‘Cancel the rent’ policy would be “un-Labour”, says Debbonaire

A ‘cancel the rent’ policy would be “un-Labour” and “really regressive”, Shadow Housing Secretary Thangam Debbonaire has said in response to criticism of her party’s position on rent arrears.

During an event on Thursday, Debbonaire was asked about the backlash that followed Labour’s announcement last weekend when the party said it would give renters two years to pay back coronavirus-related arrears.

Labour set out a five-point plan, which included extending the Covid-19 ban on evictions, outlawing evictions due to coronavirus-related arrears, improving Universal Credit and temporarily increasing Local Housing Allowance.

But the plan also said Labour would “grant renters at least two years to pay back any arrears accrued during this period”, which proved controversial among some party activists and backbench MPs.

An open letter calling on Keir Starmer to “cancel the rent” was signed by over 4,000 members within 48 hours and backed by soft left group Open Labour as well as Momentum.

It accused Labour of “failing renters”, and said its proposed “solutions simply are not good enough”. Momentum said “Labour’s new policy would see renters shoulder the cost of the crisis”.

Asked for a response to such critics, Debbonaire told the Young Fabians online event on Thursday evening: “The policy called ‘cancel the rent’ is surprisingly un-Labour. It’s a really regressive policy.

“Because, for instance, there are people who are still in work, still able to pay their rent. And if you just cancelled rent, they would also benefit and they don’t need to.

“I have a flat in London, which all MPs who don’t live in London [have] – it would cancel my rent. That would be completely unnecessary, really regressive, and not targeted at the people who need it the most.

“Whether we like it or not, whether we think it’s either moral or not, there is a legal structure underneath this. Which is a tenant has signed a contract with a landlord.

“Even if it’s a rubbish contract, with a rubbish landlord who is charging far too much, it’s still legally binding. And just cancelling it has consequences. In fact, there isn’t such a thing as cancelling it.”

The new Shadow Housing Secretary added: “Let’s say you did decide that there would be a general waiver. Nobody needed to pay rent. Everyone was exempt until the end of the crisis.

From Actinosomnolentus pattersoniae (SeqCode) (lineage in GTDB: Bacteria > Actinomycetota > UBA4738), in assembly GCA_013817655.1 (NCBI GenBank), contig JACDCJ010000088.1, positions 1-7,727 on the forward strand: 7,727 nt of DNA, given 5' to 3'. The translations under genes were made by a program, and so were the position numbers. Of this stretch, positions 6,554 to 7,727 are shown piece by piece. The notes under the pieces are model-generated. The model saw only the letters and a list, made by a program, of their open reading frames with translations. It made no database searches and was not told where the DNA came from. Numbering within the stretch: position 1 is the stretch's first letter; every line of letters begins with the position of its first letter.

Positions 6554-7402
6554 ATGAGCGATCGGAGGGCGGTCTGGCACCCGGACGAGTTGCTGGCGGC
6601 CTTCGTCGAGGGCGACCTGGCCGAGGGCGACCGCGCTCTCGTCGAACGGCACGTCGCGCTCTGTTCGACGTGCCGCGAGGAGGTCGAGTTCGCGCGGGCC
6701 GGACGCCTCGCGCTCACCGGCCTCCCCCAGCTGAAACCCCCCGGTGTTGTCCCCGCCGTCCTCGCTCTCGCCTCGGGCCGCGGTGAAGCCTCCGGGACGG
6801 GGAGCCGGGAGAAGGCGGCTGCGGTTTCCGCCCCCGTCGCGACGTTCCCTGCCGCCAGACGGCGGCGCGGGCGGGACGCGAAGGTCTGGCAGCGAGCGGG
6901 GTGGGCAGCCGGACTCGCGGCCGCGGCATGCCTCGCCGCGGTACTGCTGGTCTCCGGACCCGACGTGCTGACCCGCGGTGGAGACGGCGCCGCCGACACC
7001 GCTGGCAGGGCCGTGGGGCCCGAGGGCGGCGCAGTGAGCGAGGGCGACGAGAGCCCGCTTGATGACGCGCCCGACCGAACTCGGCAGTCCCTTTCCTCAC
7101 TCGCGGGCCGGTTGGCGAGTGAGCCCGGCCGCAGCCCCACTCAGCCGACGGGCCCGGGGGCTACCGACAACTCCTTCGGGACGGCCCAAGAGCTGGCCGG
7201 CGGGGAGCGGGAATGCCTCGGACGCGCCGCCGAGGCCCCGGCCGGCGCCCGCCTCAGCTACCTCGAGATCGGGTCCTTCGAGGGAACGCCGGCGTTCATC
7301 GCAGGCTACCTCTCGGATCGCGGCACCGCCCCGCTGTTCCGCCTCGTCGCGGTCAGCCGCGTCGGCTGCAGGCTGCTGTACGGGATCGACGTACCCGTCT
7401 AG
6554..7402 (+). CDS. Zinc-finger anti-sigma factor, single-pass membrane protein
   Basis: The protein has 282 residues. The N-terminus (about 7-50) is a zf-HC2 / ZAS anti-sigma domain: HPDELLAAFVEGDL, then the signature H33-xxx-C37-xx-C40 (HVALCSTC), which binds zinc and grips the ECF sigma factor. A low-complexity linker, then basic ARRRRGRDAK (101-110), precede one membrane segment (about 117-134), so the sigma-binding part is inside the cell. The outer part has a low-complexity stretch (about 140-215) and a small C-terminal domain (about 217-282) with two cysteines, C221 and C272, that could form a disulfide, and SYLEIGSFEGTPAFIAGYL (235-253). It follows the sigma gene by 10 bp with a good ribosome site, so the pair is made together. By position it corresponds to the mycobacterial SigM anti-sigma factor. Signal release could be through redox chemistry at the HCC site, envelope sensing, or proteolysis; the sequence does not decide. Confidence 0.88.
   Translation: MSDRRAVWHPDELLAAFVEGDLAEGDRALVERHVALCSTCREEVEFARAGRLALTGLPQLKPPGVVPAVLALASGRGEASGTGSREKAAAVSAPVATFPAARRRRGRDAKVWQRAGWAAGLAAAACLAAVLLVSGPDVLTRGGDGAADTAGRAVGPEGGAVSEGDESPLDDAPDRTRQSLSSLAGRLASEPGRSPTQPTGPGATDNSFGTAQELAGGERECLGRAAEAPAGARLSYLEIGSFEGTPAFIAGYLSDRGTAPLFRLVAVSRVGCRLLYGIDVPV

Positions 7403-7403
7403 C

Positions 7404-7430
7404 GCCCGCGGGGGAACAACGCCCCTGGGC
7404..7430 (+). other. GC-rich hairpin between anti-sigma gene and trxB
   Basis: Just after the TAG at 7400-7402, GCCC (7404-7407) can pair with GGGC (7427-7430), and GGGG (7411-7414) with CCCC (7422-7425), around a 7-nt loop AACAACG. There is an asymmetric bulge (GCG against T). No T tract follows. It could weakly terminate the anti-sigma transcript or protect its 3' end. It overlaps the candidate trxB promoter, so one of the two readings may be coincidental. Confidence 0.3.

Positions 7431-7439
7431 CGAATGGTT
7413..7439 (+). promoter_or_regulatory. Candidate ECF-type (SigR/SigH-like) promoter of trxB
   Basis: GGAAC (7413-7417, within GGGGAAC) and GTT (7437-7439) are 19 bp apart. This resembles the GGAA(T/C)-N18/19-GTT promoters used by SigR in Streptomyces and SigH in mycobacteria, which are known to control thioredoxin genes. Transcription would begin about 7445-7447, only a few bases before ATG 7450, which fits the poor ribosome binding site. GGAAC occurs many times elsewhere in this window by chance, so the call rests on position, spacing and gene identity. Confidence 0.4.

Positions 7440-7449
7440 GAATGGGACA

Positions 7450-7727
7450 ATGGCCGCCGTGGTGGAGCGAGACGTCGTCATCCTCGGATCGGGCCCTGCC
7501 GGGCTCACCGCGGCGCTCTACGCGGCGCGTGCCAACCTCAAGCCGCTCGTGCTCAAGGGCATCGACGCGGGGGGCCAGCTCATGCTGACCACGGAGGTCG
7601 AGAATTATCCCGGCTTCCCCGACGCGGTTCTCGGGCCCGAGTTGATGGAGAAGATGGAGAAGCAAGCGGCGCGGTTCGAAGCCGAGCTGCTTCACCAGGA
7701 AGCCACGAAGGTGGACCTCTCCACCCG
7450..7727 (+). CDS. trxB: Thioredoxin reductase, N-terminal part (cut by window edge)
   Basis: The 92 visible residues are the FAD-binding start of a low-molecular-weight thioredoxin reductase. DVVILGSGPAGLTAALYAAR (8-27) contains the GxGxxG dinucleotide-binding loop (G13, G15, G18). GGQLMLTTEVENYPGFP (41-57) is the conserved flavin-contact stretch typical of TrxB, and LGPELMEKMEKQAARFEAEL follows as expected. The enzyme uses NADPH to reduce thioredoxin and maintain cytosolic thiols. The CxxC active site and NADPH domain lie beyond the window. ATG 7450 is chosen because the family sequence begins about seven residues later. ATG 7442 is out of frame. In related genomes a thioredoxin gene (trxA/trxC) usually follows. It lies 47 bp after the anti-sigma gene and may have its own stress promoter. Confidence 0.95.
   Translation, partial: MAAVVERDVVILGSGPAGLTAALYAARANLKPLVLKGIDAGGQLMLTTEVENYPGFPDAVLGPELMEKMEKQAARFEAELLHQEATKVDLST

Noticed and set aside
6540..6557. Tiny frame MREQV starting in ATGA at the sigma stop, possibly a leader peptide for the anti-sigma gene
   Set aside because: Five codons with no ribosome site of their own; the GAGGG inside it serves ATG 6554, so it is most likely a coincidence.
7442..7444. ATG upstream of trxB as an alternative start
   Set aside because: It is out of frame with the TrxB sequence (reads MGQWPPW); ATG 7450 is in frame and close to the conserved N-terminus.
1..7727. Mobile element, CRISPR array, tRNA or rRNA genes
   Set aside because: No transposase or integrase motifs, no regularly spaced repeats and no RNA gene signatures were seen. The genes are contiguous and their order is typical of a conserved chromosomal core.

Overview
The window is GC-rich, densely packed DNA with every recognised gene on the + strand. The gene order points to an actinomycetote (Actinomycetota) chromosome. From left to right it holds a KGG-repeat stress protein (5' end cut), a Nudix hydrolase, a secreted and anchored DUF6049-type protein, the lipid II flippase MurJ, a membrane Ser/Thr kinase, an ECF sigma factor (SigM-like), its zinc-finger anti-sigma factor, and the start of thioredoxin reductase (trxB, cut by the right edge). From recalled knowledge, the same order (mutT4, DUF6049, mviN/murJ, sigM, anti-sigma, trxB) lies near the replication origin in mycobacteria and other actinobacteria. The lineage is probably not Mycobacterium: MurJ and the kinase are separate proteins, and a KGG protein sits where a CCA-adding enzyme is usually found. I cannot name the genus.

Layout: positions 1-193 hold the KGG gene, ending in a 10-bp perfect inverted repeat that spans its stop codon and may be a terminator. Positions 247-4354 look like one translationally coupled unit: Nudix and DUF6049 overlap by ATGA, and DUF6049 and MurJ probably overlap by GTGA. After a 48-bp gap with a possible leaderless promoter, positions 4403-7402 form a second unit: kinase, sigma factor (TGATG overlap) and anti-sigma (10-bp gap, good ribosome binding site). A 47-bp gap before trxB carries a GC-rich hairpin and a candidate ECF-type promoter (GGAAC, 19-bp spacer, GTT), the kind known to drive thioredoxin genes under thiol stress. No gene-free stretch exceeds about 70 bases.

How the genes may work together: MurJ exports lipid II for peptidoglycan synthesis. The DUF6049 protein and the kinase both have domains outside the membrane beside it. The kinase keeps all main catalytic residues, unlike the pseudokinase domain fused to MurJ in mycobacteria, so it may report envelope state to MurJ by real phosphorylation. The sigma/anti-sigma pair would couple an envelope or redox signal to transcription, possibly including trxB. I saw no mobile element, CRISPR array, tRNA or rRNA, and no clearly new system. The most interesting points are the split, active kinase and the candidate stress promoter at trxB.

“The landlords, whether we like it or not, would have a legal case against either the government or their tenants or quite possibly both… So you have to think about who are you going to target it on and how would you compensate landlords for that.

“And if you take the entire private rented sector and you cancelled its rent, we’re talking about £7.2bn a month… So we’re talking about an enormous amount of money.

“As a Labour politician, I can’t call for the government to do something unless I genuinely believe that it’s a policy we would take if we were in government. And I’m not sure that we would.

“Because at the moment we actually don’t know what’s ahead of us… I would rather give the money upfront so they weren’t in arrears.”

On social housing, Debbonaire said: “If you also cancelled the rent and you didn’t compensate the landlords, social landlords – like councils and housing associations – some of them would go bust.”

She argued: “At the moment, most social landlords are in any case coming to really good and generous arrangements with tenants who are getting into difficulties. It’s the private rented sector where we’ve got a problem.”

The Labour MP stressed that her preference would be to “deal with it upfront” by removing the benefit cap and increasing Local Housing Allowance – moves included in Labour’s five-point plan.

On the ‘cancel the rent’ proposal, she continued: “If we had that policy and a lot of private landlords went bust, I know there are lots of people including lots of Labour members who’d go ‘yippee, that’s fine, they’re evil, exploitative people’.

“Which may well be true. But if they go bust, their tenants would be homeless. We have to think about what would happen after that. The housing that they own would probably be bought up by even greedier landlords.”

Debbonaire added: “We also have to think about that sometimes people who’ve been on low pay… are topping up a very medium, mediocre income with rent on a property that used to belong to their mother who has maybe moved in with them and they’re renting out their mum’s house.

“And that is actually topping up their income. Now, you might say that’s wrong, you might say that’s not OK, but we do have to think about those consequences as well.”

She concluded: “It would be deeply regressive to have a general rent waiver. And to come up with a specific rent waiver, if you’re gonna do that and target, you might as well pay upfront by removing the benefit cap and increased Local Housing Allowance.”

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